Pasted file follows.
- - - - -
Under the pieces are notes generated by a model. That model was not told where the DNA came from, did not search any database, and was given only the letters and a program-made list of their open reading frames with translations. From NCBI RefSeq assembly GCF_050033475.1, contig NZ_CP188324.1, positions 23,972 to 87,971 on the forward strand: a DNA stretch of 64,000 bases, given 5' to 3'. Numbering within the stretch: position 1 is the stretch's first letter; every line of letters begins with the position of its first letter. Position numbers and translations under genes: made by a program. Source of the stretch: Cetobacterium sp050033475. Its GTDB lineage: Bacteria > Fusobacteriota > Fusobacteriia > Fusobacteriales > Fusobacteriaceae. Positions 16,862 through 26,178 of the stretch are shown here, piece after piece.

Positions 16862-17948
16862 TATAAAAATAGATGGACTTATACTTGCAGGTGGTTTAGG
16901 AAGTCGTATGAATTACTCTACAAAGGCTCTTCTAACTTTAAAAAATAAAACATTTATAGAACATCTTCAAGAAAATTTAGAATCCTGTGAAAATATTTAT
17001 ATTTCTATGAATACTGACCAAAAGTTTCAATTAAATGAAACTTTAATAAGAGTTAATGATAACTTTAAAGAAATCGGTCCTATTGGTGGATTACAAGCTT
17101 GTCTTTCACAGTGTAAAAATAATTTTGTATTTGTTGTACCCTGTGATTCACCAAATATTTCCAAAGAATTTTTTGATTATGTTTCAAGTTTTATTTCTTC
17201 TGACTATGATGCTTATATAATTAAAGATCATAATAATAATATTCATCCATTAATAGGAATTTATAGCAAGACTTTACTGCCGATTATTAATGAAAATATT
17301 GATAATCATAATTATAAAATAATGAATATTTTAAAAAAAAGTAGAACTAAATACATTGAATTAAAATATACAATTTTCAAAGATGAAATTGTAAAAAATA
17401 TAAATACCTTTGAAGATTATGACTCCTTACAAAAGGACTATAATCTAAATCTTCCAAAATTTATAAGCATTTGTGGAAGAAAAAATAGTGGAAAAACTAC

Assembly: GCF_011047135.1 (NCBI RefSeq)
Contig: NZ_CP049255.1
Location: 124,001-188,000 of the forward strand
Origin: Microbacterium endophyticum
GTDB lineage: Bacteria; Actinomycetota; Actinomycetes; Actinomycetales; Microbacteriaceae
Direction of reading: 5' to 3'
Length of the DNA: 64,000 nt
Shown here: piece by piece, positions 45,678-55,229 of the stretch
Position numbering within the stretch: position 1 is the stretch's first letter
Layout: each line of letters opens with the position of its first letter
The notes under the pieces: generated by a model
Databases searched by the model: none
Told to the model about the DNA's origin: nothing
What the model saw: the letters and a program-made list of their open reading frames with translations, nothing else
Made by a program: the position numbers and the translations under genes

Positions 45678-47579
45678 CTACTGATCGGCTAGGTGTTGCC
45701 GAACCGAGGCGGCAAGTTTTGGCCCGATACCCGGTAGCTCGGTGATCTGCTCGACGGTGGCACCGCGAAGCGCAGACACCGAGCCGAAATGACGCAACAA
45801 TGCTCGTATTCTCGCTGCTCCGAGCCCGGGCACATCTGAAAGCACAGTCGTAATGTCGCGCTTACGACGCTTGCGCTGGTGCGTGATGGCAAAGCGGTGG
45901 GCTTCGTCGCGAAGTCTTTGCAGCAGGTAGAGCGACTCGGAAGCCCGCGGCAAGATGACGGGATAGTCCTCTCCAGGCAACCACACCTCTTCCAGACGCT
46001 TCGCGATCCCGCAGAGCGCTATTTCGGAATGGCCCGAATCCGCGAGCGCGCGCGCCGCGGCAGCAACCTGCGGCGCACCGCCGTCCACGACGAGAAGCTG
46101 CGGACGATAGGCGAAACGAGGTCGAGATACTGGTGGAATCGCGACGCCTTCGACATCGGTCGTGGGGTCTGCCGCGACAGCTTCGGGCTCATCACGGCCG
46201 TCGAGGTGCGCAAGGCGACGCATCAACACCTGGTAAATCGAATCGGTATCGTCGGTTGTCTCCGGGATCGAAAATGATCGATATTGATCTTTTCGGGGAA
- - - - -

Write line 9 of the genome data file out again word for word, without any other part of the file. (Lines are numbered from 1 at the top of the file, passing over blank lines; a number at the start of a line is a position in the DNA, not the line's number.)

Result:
17401 TAAATACCTTTGAAGATTATGACTCCTTACAAAAGGACTATAATCTAAATCTTCCAAAATTTATAAGCATTTGTGGAAGAAAAAATAGTGGAAAAACTAC